Edgeley's book to HC and oncology nurse's story for Canongate as LBF ends

Edgeley's book to HC and oncology nurse's story for Canongate as LBF ends

A number of deals concluded as London Book Fair came to a close on Thursday afternoon (14th March) such as a book on resilience from athlete Ross Edgeley to HarperCollins and news of a “significant” pre-empt deal for an oncology expert with Canongate.

The indie publisher recently acquired Radical Acts of Love: Conversations from the Heart of Dying by oncology nurse Janie Brown in a “significant” pre-empt. Senior commissioning editor Hannah Knowles bought world rights from Jason Bartholomew at bks Agency. Publication is scheduled for spring 2020. In Radical Acts of Love, the oncology nurse of 30 years and counsellor of cancer patients with terminal diagnoses recounts 20 conversations she has had with the dying, including with those people close to her.

Knowles said: “I was completely snared by Janie’s manuscript… [it is] quite simply one of the most profound books I have ever read. It moved all the teams here to tears.”

Another memoir went to Transworld as non-fiction continued to flourish with the acquisition of Hunting Killers by former police detective and investigative journalist Mark Williams-Thomas. “In this gripping and unflinching memoir, the author will reveal how he has pieced together the complex cases he has been called upon to investigate,” the synopsis reads.Editorial director Michelle Signore acquired UK and Commonwealth Rights from Furniss Lawton with publication slated for 27th June.

Lifestyle also appeared to be in demand at LBF. HarperCollins recently acquired world rights for a new book by athlete Ross Edgley. Publisher Ed Faulkner acquired the rights from the athlete directly.The book, provisionally titled The Art of Resilience, will publish in late Spring 2020. The athlete will “challenge conventional wisdom and is considered to be a scientist, sociologist and philosopher of training and nutrition”.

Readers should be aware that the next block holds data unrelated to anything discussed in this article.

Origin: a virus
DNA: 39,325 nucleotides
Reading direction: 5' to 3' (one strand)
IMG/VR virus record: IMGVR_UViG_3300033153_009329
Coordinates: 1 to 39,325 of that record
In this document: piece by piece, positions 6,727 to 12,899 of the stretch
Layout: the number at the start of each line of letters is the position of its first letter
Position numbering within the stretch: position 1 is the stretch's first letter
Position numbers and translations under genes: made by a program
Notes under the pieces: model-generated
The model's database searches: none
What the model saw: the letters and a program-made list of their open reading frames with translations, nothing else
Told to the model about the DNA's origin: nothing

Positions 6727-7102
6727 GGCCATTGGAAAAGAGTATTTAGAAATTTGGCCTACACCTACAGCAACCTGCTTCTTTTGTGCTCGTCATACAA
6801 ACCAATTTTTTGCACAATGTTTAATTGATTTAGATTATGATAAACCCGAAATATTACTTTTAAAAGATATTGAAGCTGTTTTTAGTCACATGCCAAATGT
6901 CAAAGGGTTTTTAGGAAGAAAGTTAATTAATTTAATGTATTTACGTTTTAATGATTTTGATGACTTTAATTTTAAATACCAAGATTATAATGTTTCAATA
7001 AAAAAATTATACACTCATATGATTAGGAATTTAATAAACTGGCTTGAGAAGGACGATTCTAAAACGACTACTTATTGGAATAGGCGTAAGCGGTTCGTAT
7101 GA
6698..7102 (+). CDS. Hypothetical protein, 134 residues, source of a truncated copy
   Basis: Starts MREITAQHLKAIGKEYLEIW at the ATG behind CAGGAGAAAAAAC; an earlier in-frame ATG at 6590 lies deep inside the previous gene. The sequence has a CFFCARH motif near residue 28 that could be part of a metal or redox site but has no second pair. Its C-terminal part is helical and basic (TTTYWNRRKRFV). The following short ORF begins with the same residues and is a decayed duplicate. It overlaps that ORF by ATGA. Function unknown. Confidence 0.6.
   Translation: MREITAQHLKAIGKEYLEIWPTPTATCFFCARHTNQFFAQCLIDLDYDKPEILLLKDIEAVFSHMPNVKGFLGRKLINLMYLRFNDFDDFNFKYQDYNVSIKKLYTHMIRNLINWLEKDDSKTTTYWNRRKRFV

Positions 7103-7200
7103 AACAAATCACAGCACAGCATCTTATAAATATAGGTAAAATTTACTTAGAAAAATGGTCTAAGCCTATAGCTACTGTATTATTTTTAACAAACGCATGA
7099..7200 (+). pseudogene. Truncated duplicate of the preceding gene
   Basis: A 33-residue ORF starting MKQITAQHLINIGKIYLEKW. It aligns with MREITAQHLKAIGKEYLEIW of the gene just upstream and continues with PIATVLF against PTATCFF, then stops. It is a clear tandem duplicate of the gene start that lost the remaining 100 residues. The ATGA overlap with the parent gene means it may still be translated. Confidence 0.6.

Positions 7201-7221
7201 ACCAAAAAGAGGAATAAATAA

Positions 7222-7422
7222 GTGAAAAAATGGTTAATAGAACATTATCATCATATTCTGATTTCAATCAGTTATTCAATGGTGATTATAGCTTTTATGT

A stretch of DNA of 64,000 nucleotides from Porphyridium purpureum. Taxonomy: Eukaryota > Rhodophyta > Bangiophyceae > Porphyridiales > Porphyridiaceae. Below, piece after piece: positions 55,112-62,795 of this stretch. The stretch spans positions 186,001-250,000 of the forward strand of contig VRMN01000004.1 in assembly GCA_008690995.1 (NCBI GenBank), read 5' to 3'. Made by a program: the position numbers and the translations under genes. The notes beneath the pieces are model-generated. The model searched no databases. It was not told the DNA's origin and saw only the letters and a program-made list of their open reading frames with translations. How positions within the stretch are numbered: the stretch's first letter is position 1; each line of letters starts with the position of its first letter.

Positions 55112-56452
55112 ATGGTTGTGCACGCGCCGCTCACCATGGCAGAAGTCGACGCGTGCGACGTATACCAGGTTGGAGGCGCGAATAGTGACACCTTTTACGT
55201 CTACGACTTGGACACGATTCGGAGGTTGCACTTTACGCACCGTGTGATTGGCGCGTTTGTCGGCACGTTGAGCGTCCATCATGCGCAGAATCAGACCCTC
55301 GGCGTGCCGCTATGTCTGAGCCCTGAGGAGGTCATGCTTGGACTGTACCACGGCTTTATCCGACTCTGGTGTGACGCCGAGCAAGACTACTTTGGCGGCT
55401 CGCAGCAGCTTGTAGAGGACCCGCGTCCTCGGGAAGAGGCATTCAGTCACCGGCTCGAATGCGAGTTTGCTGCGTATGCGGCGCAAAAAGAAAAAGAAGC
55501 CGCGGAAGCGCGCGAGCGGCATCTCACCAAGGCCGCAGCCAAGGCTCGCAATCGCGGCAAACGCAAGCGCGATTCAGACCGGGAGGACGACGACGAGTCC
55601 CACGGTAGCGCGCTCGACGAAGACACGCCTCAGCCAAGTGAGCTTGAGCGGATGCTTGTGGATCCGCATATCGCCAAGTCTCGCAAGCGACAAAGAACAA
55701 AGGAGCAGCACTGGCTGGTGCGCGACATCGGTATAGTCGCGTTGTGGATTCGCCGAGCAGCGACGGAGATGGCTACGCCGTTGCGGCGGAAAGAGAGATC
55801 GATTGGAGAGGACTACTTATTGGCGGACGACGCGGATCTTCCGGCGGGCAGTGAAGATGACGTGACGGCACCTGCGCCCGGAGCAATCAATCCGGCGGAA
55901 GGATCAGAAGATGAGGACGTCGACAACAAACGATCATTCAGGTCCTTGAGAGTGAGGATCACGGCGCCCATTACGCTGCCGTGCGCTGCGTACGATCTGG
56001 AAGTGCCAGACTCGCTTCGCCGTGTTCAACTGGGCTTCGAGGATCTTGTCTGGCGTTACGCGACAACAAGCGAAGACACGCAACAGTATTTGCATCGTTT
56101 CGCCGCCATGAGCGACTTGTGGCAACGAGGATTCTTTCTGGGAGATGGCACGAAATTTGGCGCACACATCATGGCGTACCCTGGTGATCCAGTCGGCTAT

There were also a number of fiction deals concluding as the fair came to an end. Leah Spann, associate editor at science fiction publisher DAW, has acquired Australian author E J Beaton’s debut fantasy novel, The Councilor, and another title in a deal for World English Rights from Julie Crisp Literary Agency Ltd. "Set against a backdrop of politics, magic and with a wonderful cast of original characters in a richly- imagined world - this is an exciting new voice in fantasy for fans of Robin Hobb, Naomi Novik and Seth Dickinson," the publisher said.

Meanwhile S&S UK has agreed a two-book deal with debut novelist Caroline Scott. Scott sent the novel to the Books and the City open submission day in 2018, and the world rights deal was brokered by Teresa Chris of the Teresa Chris Literary Agency with Fiction Publishing Director Jo Dickinson. The Photographer of the Lost will be published in November 2019 with the second novel will be published in 2021. US rights have been pre-empted by Liz Stein of HarperCollins US, William Morrow imprint, who will also publish in November 2019 as a major title for the list.

The publisher also agreed a new two-book deal with the author of Painting the Sand Kim Hughes. The deal was brokered by Julian Alexander of The Soho Agency with Fiction Publishing Director Jo Dickinson. The first novel in the contract will be published early in 2020, Operation Certain Death, introducing the series lead character, bomb disposal expert Dom Riley. A second novel will be published in 2021.

Reflecting on the fair, one fiction editor told The Bookseller it had been “quiet on the literary front” with agent Emma Paterson, of Aitkens Alexander, agreeing. “ I think it feels quite mellow. Lots of deals done before the fair rather than during, and lots of building anticipations for things to come,” she said.

Meanwhile Stephen Page, c.e.o. was pleased with the activity at LBF. “We’ve had a terrifically busy and enjoyable fair,” he told The Bookseller. "The people we need to see were here, and more besides.”

Nic Bottomley, co-owner of Mr B’s Emporium and president of the Booksellers Association, echoed this. “I’ve just in sessions and meetings all day, which is a good sign,” he said. “It does feel busy and very buzzing. It also feels energised and robust in the bookselling sessions.

"People are here to learn and share and whilst there's always trepidation, particularly when you gaze towards Westminster. Those uncontrollable issues aside there is a degree of pride in the air at how well bookshops are doing and how central they are proving to their sometimes beleaguered high streets.”